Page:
Students Behind the Lens: Carly Stone
The Cal State student captures behind-the-scenes excitement at surfing competitions with her Tamron SP 150-600mm VC G2 lens.
By Jenn Gidman
Images by Carly Stone
When California videographer and student Carly Stone was growing up in Huntington Beach and Long Beach, her family spent much of their free time at the shore, sunning and watching the surfers hang 10. Fast-forward a few years, and now, in between taking classes through Cal State Long Beach's Open University program, Carly serves as a videographer for USA Surfing, capturing the nation's most elite athletes and up-and-coming youth surfers at competitions in the Golden State. At the end of June, Carly created a recap reel of the 2019 US Surfing Championships, using the Tamron SP 150-600mm VC G2 lens to capture every aerial and Eskimo roll, as well as the action going on behind the scenes during each heat.
"I can't say enough about the 150-600 lens," Carly says. "There's no way I'd be able to film the surfing competitions I do without it. I can be yards away from the action but still be able to capture the surfers in the water, then zoom out to get a more 'lifestyle'-type shot of surfers running down the beach and into the ocean. Plus the 150-600 is really rugged and durable, a perfect outdoor lens. I'm shooting close to the water, in sea air; the 150-600's moisture-resistant construction makes me confident it'll perform well in those conditions."
Looking back, Carly's childhood was an obvious lead-in to what she now refers to as her "dream job" shooting video for surfing competitions. "My dad surfs, so I'd watch him a lot," she says. "And when I wasn't hanging out on the beach, I was always running around filming stuff. I had a camcorder and would make home videos in my treehouse with friends. As I got older, I became more serious about it, and because I was homeschooled, I was able to indulge my passion pretty extensively."
Carly's parents were also supportive, hiring an editing tutor for her when she was around 13 to teach her Final Cut Pro so she could learn to clean up and enhance her footage. "Once I learned how to make edits, I started bringing my camera with me to the beach to shoot short clips," she says. "I began entering student film festivals, including a surfing film competition for kids that I won when I was around 15. That's when things really started taking off. After several years of hard work, I got an apprenticeship with a Rip Curl videographer last year, and he connected me with the right people to start shooting for USA Surfing."
When Carly, now 23, sets up shop with her Sony FS5 II camcorder during the surfing meets she's commissioned for, Carly is already plotting out everything she wants to capture with her camera to best tell the story of the day, including the surfers themselves as they ride the waves, but also detail shots of their surfboards, the spectators on the sidelines, behind-the-scenes footage of the judges and other aspects of the competition that aren't usually in the public eye, and, finally, the awards ceremony.
"It's fun to wander around during the event and capture each of those distinct moments, with a contagious excitement that's palpable," Carly says. "The kids are excited, their coaches and parents are excited. Even the moments you might normally overlook lend something compelling to my reel: things like the kids putting sunblock on and playing pingpong while waiting for their heat to be called. Then, of course, there's the surfing itself, and the awards at the end. The kids are up on the dais and everyone's shouting congratulations and words of encouragement at them—it's really wonderful to watch."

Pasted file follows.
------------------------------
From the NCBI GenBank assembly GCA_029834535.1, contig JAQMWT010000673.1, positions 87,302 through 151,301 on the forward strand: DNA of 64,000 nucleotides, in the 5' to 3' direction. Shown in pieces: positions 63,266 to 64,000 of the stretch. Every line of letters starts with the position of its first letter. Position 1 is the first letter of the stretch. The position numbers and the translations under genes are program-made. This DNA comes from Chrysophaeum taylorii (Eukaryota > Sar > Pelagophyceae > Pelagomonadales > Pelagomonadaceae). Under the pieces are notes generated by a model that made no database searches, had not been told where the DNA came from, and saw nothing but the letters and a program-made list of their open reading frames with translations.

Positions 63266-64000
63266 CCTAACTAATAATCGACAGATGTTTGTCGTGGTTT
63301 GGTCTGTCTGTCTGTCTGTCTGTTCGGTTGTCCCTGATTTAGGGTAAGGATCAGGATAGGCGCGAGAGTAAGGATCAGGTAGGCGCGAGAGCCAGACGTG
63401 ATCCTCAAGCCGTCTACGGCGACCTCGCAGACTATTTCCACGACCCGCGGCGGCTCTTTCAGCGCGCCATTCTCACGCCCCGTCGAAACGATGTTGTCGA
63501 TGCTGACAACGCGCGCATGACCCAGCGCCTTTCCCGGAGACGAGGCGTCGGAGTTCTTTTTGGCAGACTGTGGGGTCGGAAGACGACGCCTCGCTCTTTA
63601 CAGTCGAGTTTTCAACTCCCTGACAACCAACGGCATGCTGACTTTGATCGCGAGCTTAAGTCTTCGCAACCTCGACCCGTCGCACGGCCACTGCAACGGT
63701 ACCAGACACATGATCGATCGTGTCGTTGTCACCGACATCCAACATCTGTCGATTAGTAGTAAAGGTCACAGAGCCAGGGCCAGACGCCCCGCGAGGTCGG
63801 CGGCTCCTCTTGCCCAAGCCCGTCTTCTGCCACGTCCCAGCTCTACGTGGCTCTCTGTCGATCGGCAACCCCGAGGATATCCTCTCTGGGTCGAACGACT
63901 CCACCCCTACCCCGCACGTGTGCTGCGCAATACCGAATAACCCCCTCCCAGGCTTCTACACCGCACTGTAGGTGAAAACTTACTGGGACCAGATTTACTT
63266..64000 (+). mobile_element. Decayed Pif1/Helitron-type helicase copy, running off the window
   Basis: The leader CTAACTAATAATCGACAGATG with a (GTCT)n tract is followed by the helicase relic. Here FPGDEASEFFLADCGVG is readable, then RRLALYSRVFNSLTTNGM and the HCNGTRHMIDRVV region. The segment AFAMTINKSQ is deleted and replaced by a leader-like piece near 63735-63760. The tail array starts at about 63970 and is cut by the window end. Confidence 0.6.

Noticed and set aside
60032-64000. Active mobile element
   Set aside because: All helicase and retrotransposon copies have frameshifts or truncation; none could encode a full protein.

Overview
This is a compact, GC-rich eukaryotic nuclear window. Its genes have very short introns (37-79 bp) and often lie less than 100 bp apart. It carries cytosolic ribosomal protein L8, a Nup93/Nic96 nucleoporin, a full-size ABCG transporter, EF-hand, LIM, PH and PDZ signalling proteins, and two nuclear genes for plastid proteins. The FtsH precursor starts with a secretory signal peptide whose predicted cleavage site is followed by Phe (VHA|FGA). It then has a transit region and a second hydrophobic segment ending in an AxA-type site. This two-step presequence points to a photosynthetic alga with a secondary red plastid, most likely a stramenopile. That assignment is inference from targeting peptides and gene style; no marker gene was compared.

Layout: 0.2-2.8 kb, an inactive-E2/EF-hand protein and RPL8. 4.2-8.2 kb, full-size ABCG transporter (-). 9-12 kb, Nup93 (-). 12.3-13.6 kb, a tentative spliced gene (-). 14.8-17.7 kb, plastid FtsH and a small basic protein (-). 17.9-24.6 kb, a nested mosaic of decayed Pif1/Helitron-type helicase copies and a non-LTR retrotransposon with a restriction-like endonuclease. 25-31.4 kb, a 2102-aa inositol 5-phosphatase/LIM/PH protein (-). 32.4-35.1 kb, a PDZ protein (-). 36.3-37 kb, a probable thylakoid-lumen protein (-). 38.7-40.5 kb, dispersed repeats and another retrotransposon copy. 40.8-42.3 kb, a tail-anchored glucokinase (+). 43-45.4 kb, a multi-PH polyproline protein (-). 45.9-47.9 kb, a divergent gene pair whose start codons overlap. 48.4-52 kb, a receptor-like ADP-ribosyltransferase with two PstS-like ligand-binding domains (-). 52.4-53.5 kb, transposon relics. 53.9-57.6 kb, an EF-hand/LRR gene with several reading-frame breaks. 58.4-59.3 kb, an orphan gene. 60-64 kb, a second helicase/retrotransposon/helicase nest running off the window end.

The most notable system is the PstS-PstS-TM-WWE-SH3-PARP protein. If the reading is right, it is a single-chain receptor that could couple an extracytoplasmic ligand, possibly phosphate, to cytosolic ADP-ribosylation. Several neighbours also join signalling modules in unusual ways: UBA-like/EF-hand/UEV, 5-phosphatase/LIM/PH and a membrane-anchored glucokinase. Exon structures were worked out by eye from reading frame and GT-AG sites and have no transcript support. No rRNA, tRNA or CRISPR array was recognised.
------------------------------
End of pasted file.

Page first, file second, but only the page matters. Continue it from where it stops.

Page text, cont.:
The final touch on each video: the music backdrop. "It's supposed to be a highlight reel, so I try to pack in as much as I can of all the best moments, with upbeat music to accompany it all," she says. "I want the video to keep everything moving, so the music I choose has to complement that and capture that fast-paced feel."
The main challenge for Carly in shooting an event like this is the grueling physicality that can accompany a full day on the beach. "I'm out in the sun all day," she explains. "And they're really long days: The surfers compete in 20-minute heats all throughout the day. I'll usually get there around seven o'clock in the morning to start setting up, and I'm typically not out of there until five or six in the evening. I have a little umbrella I stay under for much of the day, but the elements can still take their toll. And it's not even over after I head home: At the end of the day, when I'm completely exhausted, I'll often have to crank out my edits almost immediately, because they need them right away. It's like running a marathon!"
None of this, however, has dampened Carly's determination to dive even further into her work. And she isn't limiting herself to surfing videography—she also recently shot a video for Manuel the Band, a musical group out of Southern California that counts John Mayer and Dave Matthews Band among its influences, and has also created footage for a local trampoline fitness studio. Although it hasn't yet been confirmed, she may even have the opportunity to travel to Tokyo next year for the Summer Olympics to help a friend shoot a documentary for one of the US teams.
"I want to keep capturing video for people who are doing awesome things and help them highlight those achievements," she says. "I'm really grateful I've been able to merge my childhood love of the beach and surfing with my passion for videography. I wouldn't have been able to map this out any better if I'd planned it."
Check out more of Carly Stone's videos at Vimeo and on Instagram.